Drug trafficker: Property portfolio was gained legitimately

A LOCKYER Valley man who was jailed for masterminding a large-scale cannabis enterprise is facing a looming court battle in a bid to stop his property and assets being seized.

Robert James Upson, 59, claims his extensive property portfolio - in the Lockyer Valley, Tweed Heads and in Brisbane - and bank accounts flush with cash were legally obtained.

But authorities argue his wealth was amassed from the proceeds of his criminal activity.

Upson was found guilty in 2010 and jailed for eight years for trafficking marijuana which he grew on multiple properties on Mount Mulgowie Rd at Coominya between June, 1997, and September, 2007.

He hit the headlines again the following year when he appealed his sentence in Queensland's highest court claiming he had only earned $1.1 million from his illegal activities, not the $1.3 million put forward at his trial.

Upson unsuccessfully suggested the sentencing judge could have given him a lesser sentence had the correct facts been before the court.

He said two forensic accountants had agreed the figure could be as low as $1.1 million after they had learned he received a $500,000 compensation payout in New Zealand before he moved to Australia with his wife, Beryl Joy Upson, in 1986.

The court heard 347 deposits totalling $1,282,943.93 were made into various banks accounts Upson held during the period of his offending.

There were 27 deposits between $9000 and $9999, just shy of the $10,000 point requiring financial institutions to report cash deposits.

The court rejected his application.

Upson, released after serving half his sentence, remains the focus of confiscation proceedings which were initiated November, 2007, shortly after his arrest.

Documents filed in the Brisbane Supreme Court over the confiscation battle reveal a tangled and convoluted web of cash transactions, claims and counter claims.

There is even an affidavit from his mother Helen Upson who said her son stashed money in various nooks and crannies in his house because she was raised not to trust banks and she passed that wisdom onto her son.

"We did not trust banks and kept all of our funds in either a desk drawer or sock hidden in our house," she said.

"We brought Robert up to deal with his finances the same way."


Upson family home awash with cash

APN Newsdesk also viewed an affidavit from a police officer involved in the initial raid on the Coominya property and subsequent investigation which revealed the extent of cash at the Upson's disposal.

State Drug Investigation Unit's Detective Sergent Anthony Parsons said when police searched Upson's house they found $23,195 cash in the living room.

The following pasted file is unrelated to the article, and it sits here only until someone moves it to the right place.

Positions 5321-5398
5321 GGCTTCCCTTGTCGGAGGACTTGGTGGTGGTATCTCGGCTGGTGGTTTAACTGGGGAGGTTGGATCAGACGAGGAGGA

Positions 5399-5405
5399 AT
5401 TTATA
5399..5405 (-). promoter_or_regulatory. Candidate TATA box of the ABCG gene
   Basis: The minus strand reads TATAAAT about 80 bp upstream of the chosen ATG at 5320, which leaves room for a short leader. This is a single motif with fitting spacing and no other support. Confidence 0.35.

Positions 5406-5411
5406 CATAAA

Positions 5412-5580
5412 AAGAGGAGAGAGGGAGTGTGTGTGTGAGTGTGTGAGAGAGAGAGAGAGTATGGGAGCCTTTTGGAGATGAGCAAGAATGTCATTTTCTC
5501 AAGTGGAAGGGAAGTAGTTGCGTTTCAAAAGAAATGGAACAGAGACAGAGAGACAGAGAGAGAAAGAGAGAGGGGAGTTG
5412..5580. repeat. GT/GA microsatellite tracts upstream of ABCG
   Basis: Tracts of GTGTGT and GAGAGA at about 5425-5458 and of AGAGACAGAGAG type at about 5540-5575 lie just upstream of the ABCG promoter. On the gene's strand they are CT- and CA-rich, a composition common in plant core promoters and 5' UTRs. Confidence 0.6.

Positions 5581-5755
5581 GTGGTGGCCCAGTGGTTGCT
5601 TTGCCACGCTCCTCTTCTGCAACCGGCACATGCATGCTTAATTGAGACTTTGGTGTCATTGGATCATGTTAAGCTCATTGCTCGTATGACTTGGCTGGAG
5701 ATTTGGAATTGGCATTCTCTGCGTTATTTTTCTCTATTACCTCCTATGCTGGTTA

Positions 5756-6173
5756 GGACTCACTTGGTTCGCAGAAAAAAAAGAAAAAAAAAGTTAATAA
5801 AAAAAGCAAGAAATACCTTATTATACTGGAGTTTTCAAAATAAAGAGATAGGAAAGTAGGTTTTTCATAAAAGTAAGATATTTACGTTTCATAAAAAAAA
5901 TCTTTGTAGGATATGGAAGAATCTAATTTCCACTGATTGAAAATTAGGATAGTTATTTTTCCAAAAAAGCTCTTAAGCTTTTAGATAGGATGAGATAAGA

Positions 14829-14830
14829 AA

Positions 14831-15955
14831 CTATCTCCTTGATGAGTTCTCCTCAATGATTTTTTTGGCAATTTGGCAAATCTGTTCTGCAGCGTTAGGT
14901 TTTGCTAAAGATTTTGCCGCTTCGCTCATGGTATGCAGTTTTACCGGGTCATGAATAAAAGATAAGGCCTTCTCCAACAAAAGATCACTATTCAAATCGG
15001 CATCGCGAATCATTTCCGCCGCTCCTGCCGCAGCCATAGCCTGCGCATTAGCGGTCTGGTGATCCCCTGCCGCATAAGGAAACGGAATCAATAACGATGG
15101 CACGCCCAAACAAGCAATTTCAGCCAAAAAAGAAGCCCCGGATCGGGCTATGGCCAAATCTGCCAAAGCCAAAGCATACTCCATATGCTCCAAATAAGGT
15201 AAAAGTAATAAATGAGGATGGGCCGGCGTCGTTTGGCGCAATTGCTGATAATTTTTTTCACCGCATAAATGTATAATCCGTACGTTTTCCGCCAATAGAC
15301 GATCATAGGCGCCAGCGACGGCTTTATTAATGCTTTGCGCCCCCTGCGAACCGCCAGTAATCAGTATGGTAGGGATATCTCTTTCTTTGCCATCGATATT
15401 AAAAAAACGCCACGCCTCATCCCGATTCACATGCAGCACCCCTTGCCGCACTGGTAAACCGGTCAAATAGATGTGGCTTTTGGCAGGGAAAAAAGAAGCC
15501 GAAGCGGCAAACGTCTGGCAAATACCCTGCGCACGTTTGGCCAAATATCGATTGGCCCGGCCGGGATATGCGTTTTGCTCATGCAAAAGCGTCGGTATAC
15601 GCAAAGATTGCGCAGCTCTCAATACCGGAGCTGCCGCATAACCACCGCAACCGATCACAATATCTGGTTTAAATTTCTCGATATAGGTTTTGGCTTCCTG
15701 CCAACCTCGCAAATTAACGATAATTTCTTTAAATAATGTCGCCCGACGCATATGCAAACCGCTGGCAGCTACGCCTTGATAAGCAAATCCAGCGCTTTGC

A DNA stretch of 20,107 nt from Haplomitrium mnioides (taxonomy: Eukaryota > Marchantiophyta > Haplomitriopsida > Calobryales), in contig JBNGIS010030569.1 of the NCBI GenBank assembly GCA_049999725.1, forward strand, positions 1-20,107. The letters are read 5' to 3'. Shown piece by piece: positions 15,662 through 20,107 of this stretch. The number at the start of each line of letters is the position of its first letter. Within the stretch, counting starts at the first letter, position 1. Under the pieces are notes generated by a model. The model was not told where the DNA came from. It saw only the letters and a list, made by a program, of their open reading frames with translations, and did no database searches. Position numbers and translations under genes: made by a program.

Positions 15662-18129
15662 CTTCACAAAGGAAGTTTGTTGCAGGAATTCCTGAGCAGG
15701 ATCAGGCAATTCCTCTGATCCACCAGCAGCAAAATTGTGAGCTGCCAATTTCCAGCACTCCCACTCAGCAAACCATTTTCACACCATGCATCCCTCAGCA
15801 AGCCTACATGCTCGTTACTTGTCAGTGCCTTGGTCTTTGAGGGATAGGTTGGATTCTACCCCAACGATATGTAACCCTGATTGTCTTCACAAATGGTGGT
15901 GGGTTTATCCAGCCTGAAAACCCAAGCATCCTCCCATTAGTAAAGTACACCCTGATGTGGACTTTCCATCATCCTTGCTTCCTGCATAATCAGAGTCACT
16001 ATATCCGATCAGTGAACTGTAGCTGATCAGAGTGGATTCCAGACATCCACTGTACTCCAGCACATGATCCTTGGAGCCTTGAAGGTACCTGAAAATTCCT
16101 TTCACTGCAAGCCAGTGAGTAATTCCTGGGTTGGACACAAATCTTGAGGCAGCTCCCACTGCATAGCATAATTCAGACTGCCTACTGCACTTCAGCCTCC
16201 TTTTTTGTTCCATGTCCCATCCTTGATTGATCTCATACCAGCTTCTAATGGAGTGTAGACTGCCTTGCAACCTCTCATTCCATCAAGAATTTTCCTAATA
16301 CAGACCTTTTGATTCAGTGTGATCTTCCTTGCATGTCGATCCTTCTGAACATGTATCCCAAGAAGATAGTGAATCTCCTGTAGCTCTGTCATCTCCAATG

He said a more detailed forensic investigation into the couple's financial affairs revealed significant wealth including properties at Tweed Heads, the Lockyer Valley and Brisbane along with bank accounts and an extensive share portfolio.

Further investigations revealed the couple had not lodged a tax claim since 1997.

"Financial analysis indicates there appears to have been a significant increase in their wealth in 2004," Sgt Parsons said.

"This increase in wealth appears to have been largely funded with unexplained cash deposits into their bank accounts."

Sgt Parsons said a large proportion of their living expenses from 2000 onwards was paid for in cash derived from an unknown source.

"Examinations of various bank and credit card accounts held by the couple have found $659,423 of unexplained cash being deposited between January, 2000 and November, 2006," he said.

"These deposits include $583,552 to Heritage Building Society accounts and $75,871 deposited to American Express accounts."

Sgt Parsons said the majority of the deposits were made in cash at branches in Esk, Gatton, Loganholme and Springwood.

He said all of the cash deposits were slightly under the $10,000 reporting limit.

"A review of bank records show there were many days where multiple deposits were made," he said.

"There appears to be a close financial relationship between Robert Upson and another man William Mackay.

"A review of his bank accounts reflects a similar pattern of deposits to that of Robert and Beryl Upson."

Mackay was charged with drug-related offences stemming from his involvement in Upson's drug empire and was jailed in August, 2007, for three years.

He served 14 months of the sentence before being released.

Robert Upson, in an affidavit complied while he was in prison, said he collected second-hand golf balls from different course across the south-east and sold them, a lucrative business if he is to be believed.

"The work that I was required to do to recover these golf balls was not pleasant," he said.

"It was the reason that I had such a monopoly on the market.

"I can say it was very financially rewarding work."

Upson claimed collecting golf balls and on-selling them over a nine-year period netted him $605,000 plus an additional $85,500 when one of the courses hired him as a part-time cleaner.

He said he built a 60cm by 30cm by 30cm safe under the pantry to store the cash and only accessed it when needed.

"It ... easily stored more than $200,000," he said.

"We also kept some cash in jars in the kitchen.

"I would only deposit cash into bank accounts as we needed otherwise we generally lived on our American Express card.

"I would deposit cash onto the said card from the safe when needed."

Upson said all his wealth was gained through legitimate sources and had nothing to do with the drug charges which he was jailed over.

"I once again say that all my property was accumulated during my lifetime, particularly from sales of our New Zealand properties, rental income, share trading and income from selling and retrieving golf balls," he said.

The confiscation hearing is scheduled to be heard in the Brisbane Supreme Court next month.

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